An International consortium of more than 30 research institutes, coordinated by scientists at INRA and CEA-Genoscope and associating CNRS and University of Evry, have sequenced the complex genome of rapeseed.
Rapeseed (canola), the most important oilseed crop in Europe, Canada, and Australia. Rapeseed is considered a good replacement, if only partially, for soybean meal in most animal diets.
The team managed to sequence the reference genome of canola, along with genomes of a collection of varieties representing the diversity of the species. A reference genome is the assembled and ordered sequences of all genes, which will be invaluable for future research on the genetics of the species. "The main difficulty for oilseed rape has been to differentiate its different sub-genomes. This has been achieved by the development of an original sequencing strategy, bioinformatics tools and the analysis of duplicated gene expression and their regulation," says Boulos Chalhoub who coordinated the research and federated research efforts within the International consortium.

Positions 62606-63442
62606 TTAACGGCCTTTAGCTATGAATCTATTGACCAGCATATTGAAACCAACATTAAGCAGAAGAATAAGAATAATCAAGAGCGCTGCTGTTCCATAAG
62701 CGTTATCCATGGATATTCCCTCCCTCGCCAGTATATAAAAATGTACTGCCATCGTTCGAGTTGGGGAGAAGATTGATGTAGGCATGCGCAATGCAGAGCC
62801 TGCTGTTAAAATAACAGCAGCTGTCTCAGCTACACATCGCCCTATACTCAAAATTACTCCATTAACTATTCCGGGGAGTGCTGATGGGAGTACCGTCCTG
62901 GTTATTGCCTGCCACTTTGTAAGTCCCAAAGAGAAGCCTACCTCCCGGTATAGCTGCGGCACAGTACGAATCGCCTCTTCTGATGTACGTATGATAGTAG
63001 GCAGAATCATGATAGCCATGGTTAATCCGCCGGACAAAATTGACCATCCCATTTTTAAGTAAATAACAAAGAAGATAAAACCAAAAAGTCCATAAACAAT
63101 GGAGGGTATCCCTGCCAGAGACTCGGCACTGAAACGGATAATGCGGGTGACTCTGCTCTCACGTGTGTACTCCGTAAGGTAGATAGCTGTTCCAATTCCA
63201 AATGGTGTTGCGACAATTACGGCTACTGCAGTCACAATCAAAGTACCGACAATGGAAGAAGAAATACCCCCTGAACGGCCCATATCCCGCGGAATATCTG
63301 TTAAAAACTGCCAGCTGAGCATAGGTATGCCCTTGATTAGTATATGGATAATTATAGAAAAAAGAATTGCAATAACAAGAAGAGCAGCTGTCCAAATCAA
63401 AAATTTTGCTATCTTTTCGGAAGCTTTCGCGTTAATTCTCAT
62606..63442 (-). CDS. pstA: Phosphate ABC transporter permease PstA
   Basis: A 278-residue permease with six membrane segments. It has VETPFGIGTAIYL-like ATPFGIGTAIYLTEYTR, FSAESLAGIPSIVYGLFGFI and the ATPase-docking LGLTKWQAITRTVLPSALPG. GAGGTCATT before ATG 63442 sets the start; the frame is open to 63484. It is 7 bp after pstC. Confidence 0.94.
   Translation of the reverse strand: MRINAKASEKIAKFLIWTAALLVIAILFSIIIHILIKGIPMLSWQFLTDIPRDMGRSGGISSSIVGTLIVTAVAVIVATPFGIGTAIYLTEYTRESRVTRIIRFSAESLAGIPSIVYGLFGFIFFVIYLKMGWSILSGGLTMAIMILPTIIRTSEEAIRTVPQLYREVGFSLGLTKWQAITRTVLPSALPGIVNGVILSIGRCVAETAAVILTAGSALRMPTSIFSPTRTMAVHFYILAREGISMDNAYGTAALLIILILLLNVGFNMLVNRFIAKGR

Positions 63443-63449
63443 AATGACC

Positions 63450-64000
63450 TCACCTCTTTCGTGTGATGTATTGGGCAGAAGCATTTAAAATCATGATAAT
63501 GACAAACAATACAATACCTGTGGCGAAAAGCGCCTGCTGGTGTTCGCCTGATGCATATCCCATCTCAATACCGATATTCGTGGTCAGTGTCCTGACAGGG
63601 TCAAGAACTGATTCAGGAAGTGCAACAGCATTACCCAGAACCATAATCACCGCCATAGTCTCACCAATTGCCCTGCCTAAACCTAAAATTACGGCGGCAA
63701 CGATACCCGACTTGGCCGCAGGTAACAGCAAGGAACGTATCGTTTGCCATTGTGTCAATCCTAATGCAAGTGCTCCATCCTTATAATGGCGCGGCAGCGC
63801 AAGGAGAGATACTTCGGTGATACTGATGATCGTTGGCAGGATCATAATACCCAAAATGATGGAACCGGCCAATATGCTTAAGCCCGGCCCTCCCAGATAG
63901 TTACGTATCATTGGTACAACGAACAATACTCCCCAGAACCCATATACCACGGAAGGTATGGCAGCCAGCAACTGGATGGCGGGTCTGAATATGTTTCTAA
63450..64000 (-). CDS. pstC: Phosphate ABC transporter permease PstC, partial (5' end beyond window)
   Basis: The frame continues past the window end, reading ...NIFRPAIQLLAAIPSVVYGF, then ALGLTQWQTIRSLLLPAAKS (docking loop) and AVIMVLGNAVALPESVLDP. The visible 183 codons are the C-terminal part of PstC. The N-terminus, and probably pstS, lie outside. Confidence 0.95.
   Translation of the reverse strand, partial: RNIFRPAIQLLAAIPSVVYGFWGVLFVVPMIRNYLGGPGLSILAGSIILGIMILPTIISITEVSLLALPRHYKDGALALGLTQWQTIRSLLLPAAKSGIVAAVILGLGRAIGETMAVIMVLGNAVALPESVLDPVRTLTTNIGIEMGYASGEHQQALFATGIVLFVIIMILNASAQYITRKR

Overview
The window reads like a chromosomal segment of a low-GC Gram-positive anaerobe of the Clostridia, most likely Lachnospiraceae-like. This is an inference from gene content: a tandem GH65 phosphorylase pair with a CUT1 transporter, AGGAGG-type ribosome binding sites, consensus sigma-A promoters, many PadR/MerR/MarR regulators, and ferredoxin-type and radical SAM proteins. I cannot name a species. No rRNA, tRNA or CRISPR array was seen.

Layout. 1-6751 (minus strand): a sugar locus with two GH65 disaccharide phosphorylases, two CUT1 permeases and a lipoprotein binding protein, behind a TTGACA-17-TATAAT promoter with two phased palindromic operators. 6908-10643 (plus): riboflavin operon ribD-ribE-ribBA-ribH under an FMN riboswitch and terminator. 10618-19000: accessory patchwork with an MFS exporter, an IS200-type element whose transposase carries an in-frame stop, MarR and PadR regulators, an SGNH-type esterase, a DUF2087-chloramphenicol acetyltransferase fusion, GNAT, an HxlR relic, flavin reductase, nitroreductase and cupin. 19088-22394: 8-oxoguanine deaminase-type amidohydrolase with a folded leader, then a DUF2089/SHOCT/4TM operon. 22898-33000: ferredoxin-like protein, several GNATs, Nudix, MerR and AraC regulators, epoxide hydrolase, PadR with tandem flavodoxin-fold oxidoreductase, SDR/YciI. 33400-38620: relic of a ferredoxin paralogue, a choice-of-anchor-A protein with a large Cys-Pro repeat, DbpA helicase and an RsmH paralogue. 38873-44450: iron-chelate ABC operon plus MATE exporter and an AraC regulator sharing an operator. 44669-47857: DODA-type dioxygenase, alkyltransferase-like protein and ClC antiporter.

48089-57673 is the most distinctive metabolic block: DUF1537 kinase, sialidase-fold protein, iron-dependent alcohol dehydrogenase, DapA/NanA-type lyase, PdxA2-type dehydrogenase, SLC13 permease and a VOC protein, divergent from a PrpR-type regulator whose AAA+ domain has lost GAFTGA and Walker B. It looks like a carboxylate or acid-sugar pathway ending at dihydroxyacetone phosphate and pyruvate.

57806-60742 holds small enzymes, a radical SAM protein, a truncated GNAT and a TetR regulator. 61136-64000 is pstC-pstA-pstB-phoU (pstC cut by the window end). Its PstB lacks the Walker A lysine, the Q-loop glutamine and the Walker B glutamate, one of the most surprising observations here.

It is the first time that a recent polyploid genome has been completely sequenced and compared to those of its relative parental species, the Mediterranean cabbage and Asian turnip (for which INRA contributed to the recent deciphering of their genomes).
Rapeseed is a fairly recent species with high potential for genetic improvement. "The sequencing of the genome is a unique resource in the world and offers great opportunities to identify genes of agronomic interest and rapidly use them in breeding programmes," predicts Chalhoub. It would therefore be possible to improve the content and composition of oil, resistance to pathogens, tolerance to cold, yield, or even nitrogen use efficiency.
This work is published in Science on 22 August 2014.
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